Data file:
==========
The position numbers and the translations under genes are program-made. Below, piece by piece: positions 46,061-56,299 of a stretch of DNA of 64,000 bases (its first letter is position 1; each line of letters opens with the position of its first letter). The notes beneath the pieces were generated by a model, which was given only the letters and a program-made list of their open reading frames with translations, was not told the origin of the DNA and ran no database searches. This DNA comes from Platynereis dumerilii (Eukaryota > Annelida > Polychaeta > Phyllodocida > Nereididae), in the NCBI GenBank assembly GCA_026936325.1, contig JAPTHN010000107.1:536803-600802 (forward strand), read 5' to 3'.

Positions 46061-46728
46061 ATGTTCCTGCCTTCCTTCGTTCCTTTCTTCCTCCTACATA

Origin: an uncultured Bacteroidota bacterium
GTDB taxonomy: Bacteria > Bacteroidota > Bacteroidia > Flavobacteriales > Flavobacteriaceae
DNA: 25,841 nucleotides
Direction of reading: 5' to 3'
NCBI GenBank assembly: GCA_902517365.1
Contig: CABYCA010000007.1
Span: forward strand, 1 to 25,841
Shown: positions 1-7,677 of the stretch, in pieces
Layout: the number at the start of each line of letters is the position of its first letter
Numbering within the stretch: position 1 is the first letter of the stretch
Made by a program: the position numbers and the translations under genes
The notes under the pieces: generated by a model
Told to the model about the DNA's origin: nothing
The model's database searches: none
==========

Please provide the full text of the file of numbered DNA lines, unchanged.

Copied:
The position numbers and the translations under genes are program-made. Below, piece by piece: positions 46,061-56,299 of a stretch of DNA of 64,000 bases (its first letter is position 1; each line of letters opens with the position of its first letter). The notes beneath the pieces were generated by a model, which was given only the letters and a program-made list of their open reading frames with translations, was not told the origin of the DNA and ran no database searches. This DNA comes from Platynereis dumerilii (Eukaryota > Annelida > Polychaeta > Phyllodocida > Nereididae), in the NCBI GenBank assembly GCA_026936325.1, contig JAPTHN010000107.1:536803-600802 (forward strand), read 5' to 3'.

Positions 46061-46728
46061 ATGTTCCTGCCTTCCTTCGTTCCTTTCTTCCTCCTACATA

Origin: an uncultured Bacteroidota bacterium
GTDB taxonomy: Bacteria > Bacteroidota > Bacteroidia > Flavobacteriales > Flavobacteriaceae
DNA: 25,841 nucleotides
Direction of reading: 5' to 3'
NCBI GenBank assembly: GCA_902517365.1
Contig: CABYCA010000007.1
Span: forward strand, 1 to 25,841
Shown: positions 1-7,677 of the stretch, in pieces
Layout: the number at the start of each line of letters is the position of its first letter
Numbering within the stretch: position 1 is the first letter of the stretch
Made by a program: the position numbers and the translations under genes
The notes under the pieces: generated by a model
Told to the model about the DNA's origin: nothing
The model's database searches: none